Changeset 3500 for docs/Working/re
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 Sep 15, 2013, 3:16:08 PM (6 years ago)
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docs/Working/re/avx2.tex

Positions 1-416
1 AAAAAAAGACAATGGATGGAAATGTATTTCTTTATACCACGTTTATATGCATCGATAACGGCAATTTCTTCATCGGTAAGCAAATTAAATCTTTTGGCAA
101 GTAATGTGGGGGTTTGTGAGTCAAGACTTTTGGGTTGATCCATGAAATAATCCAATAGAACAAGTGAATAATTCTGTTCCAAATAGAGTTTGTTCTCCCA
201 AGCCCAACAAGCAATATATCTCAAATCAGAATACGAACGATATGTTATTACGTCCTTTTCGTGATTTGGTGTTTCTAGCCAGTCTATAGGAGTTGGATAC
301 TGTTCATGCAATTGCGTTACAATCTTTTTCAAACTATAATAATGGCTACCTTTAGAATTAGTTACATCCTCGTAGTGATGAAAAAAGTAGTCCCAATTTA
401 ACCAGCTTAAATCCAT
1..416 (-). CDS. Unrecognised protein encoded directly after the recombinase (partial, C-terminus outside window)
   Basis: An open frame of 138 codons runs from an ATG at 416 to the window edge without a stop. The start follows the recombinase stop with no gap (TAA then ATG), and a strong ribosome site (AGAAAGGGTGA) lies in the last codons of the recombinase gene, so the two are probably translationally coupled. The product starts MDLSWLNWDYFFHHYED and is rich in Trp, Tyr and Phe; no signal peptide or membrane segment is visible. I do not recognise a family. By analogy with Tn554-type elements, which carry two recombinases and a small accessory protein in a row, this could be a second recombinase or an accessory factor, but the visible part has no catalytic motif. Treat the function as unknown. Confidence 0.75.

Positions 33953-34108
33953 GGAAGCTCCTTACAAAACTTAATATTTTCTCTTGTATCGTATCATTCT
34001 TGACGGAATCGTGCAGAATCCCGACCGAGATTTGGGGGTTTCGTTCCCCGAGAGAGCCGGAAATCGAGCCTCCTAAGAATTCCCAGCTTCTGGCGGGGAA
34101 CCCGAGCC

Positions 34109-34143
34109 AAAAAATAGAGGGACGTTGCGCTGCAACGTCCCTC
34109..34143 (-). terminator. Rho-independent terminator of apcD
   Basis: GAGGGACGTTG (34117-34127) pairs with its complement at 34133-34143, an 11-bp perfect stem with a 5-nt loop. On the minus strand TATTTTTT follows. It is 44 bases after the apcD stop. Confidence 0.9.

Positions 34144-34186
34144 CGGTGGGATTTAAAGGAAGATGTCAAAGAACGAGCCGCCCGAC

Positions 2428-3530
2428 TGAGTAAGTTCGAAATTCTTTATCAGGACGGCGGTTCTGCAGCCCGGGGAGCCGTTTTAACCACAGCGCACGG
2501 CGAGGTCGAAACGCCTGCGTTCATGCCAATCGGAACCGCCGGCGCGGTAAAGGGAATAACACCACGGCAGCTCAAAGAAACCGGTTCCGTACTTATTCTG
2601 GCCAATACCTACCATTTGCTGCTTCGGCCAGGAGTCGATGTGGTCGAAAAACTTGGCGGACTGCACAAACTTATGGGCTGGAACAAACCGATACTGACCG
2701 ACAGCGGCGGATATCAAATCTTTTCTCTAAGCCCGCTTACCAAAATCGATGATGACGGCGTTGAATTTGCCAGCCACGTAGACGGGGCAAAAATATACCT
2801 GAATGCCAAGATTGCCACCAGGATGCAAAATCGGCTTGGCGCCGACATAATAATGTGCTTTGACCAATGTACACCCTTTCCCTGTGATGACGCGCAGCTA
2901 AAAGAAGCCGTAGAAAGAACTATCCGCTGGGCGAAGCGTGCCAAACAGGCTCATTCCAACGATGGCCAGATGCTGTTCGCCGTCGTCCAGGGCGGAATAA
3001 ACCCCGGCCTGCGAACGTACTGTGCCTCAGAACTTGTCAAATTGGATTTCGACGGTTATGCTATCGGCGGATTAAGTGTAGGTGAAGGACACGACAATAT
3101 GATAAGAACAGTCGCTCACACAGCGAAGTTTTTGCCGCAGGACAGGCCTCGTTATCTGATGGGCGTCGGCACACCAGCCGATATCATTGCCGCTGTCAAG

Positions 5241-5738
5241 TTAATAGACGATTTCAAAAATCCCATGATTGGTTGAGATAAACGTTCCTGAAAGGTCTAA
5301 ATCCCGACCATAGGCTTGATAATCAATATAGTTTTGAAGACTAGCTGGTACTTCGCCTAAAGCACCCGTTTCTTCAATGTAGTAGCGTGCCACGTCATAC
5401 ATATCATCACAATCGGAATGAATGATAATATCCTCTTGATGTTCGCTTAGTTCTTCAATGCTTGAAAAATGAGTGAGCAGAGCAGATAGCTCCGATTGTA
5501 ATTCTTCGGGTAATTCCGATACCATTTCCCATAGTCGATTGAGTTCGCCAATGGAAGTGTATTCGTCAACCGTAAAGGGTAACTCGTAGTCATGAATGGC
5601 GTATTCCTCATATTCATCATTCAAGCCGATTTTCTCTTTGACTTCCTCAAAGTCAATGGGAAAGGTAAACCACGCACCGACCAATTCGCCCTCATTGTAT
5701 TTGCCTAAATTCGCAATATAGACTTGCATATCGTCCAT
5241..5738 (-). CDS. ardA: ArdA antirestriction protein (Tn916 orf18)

r3498 r3500 1 1 \section{SIMD Scalability}\label{sec:AVX2} 2 2 3 4 Although commodity processors have provided 128bit SIMD operations 5 more than a decade, the extension to 256bit integer SIMD operations 6 has just recently taken place with the availability of AVX2 7 instructions in Intel Haswell architecture chips as of mid 2013. 8 This provides an excellent opportunity to assess the scalability 9 of the bitwise dataparallel approach to regular expression matching. 10 11 For the most part, adapting the Parabix tool chain to the new AVX2 12 instructions was straightforward. This mostly involved regenerating 13 library functions using the new AVX2 intrinsics. There were minor 14 issues in the core transposition algorithm because the doublebytetobyte 15 pack instructions are confined to independent operation within two 16 128bit lanes. 17 18 19 \subsection{AVX Stream Addition} 20 \begin{figure*}[tbh] 21 \begin{center} 22 \begin{verbatim} 23 void add_ci_co(bitblock256_t x, bitblock256_t y, carry_t carry_in, carry_t & carry_out, bitblock256_t & sum) { 24 bitblock256_t all_ones = simd256<1>::constant<1>(); 25 bitblock256_t gen = simd_and(x, y); 26 bitblock256_t prop = simd_xor(x, y); 27 bitblock256_t partial_sum = simd256<64>::add(x, y); 28 bitblock256_t carry = simd_or(gen, simd_andc(prop, partial_sum)); 29 bitblock256_t bubble = simd256<64>::eq(partial_sum, all_ones); 30 uint64_t carry_mask = hsimd256<64>::signmask(carry) * 2 + convert(carry_in); 31 uint64_t bubble_mask = hsimd256<64>::signmask(bubble); 32 uint64_t carry_scan_thru_bubbles = (carry_mask + bubble_mask) &~ bubble_mask; 33 uint64_t increments = carry_scan_thru_bubbles  (carry_scan_thru_bubbles  carry_mask); 34 carry_out = convert(increments >> 4); 35 uint64_t spread = 0x0000200040008001 * increments & 0x0001000100010001; 36 sum = simd256<64>::add(partial_sum, _mm256_cvtepu16_epi64(avx_select_lo128(convert(spread)))); 37 } 38 39 \end{verbatim} 40 41 \end{center} 42 \caption{AVX2 256bit Addition} 43 \label{fig:AVX2add} 44 45 \end{figure*} 46 47 Bitstream addition at the 256bit block size was implemented using the 48 longstream addition technique. Figure \ref{fig:AVX2add} shows our 49 implementation. Spreading bits from the calculated increments mask 50 was achieved somewhat awkwardly with a 64bit multiply to spread 51 into 16bit fields followed by SIMD zero extend of the 16bit fields 52 to 64bits each. 53 54 We also compiled new versions of the {\tt grep} and {\tt nrgrep} programs 55 using the {\tt march=coreavx2} flag in case the compiler is able 56 to vectorize some of the code. 57 58 \begin{figure} 59 \begin{center} 60 \begin{tikzpicture} 61 \begin{axis}[ 62 xtick=data, 63 ylabel=AVX Instruction Reduction, 64 xticklabels={@,Date,Email,URIorEmail,xquote}, 65 tick label style={font=\tiny}, 66 enlarge x limits=0.15, 67 enlarge y limits={0.15, upper}, 68 ymin=0, 69 legend style={at={(0.5,0.15)}, 70 anchor=north,legend columns=1}, 71 ybar, 72 bar width=7pt, 73 ] 74 \addplot[fill=black] 75 file {data/avxinstructions1.dat}; 76 \addplot[fill=gray] 77 file {data/avxinstructions2.dat}; 78 \addplot[fill=white] 79 file {data/avxinstructions3.dat}; 80 81 \legend{Bitstreams,NRGrep,Grep,Annot} 82 \end{axis} 83 \end{tikzpicture} 84 \end{center} 85 \caption{Instruction Reduction}\label{fig:AVXInstrReduction} 86 \end{figure} 87 88 89 Figure \ref{fig:AVXInstrReduction} shows the reduction in instruction 90 count achieved for each of the applications. Working at a block 91 size of 256 bytes at a time rather than 128 bytes at a time, 92 the bitstreams implementation scaled dramatically well with reductions in 93 instruction count over a factor of two in each case. Although a factor 94 of two would seem an outside limit, we attribute the change to 95 greater instruction efficiency. 96 AVX2 instructions use a 97 non destructive threeoperand 98 form instead of the destructive twooperand form of SSE2. 99 In the twooperand form, binary instructions must always used 100 one of the source registers as a destination register. As a 101 result the SSE2 object code generates many data movement operations 102 that are unnecessary with the AVX2 set. 103 104 As expected, there was no observable reduction in instruction 105 count with the recompiled grep and nrgrep applications. 3 106 4 107 … … 31 134 \end{tikzpicture} 32 135 \end{center} 33 \caption{AVX Speedup} 136 \caption{AVX Speedup}\label{fig:AVXSpeedup} 34 137 \end{figure} 35 138 36 \begin{figure} 37 \begin{center} 38 \begin{tikzpicture} 39 \begin{axis}[ 40 xtick=data, 41 ylabel=AVX Instruction Reduction, 42 xticklabels={@,Date,Email,URIorEmail,xquote}, 43 tick label style={font=\tiny}, 44 enlarge x limits=0.15, 45 enlarge y limits={0.15, upper}, 46 ymin=0, 47 legend style={at={(0.5,0.15)}, 48 anchor=north,legend columns=1}, 49 ybar, 50 bar width=7pt, 51 ] 52 \addplot[fill=black] 53 file {data/avxinstructions1.dat}; 54 \addplot[fill=gray] 55 file {data/avxinstructions2.dat}; 56 \addplot[fill=white] 57 file {data/avxinstructions3.dat}; 139 As shown in Figure \ref{fig:AVXSpeedup} the reduction in 140 instruction count was reflected in a considerable speedup 141 in the bitstreams implementation. However, the speedup was 142 considerably less than expected. As shown in \label{fig:AVXIPC} 143 the AVX2 version has lost some of the superscalar efficiency 144 of the SSE2 code. This is a performance debugging issue 145 that we have yet to resolve. 58 146 59 \legend{Bitstreams,NRGrep,Grep,Annot}60 \end{axis}61 \end{tikzpicture}62 \end{center}63 \caption{Instruction Reduction}64 \end{figure}65 147 66 148 \begin{figure} … … 93 175 \end{tikzpicture} 94 176 \end{center} 95 \caption{Change in Instructions Per Cycle With AVX} 177 \caption{Change in Instructions Per Cycle With AVX}\label{fig:AVXIPC} 96 178 \end{figure} 97 179 180 Overall, the results on our AVX2 machine were quite good, 181 demonstrating very good scalability of the bitwise dataparallel approach. 98 182 99 183 100 101 \subsection{AVX Stream Addition}102 \begin{figure*}[tbh]103 \begin{center}104 \begin{verbatim}105 void add_ci_co(bitblock256_t x, bitblock256_t y, carry_t carry_in, carry_t & carry_out, bitblock256_t & sum) {106 bitblock256_t all_ones = simd256<1>::constant<1>();107 bitblock256_t gen = simd_and(x, y);108 bitblock256_t prop = simd_xor(x, y);109 bitblock256_t partial_sum = simd256<64>::add(x, y);110 bitblock256_t carry = simd_or(gen, simd_andc(prop, partial_sum));111 bitblock256_t bubble = simd256<64>::eq(partial_sum, all_ones);112 uint64_t carry_mask = hsimd256<64>::signmask(carry) * 2 + convert(carry_in);113 uint64_t bubble_mask = hsimd256<64>::signmask(bubble);114 uint64_t carry_scan_thru_bubbles = (carry_mask + bubble_mask) &~ bubble_mask;115 uint64_t increments = carry_scan_thru_bubbles  (carry_scan_thru_bubbles  carry_mask);116 carry_out = convert(increments >> 4);117 uint64_t spread = 0x0000200040008001 * increments & 0x0001000100010001;118 sum = simd256<64>::add(partial_sum, _mm256_cvtepu16_epi64(avx_select_lo128(convert(spread))));119 }120 121 \end{verbatim}122 123 \end{center}124 \caption{AVX2 256bit Addition}125 \label{fig:AVX2add}126 \end{figure*}127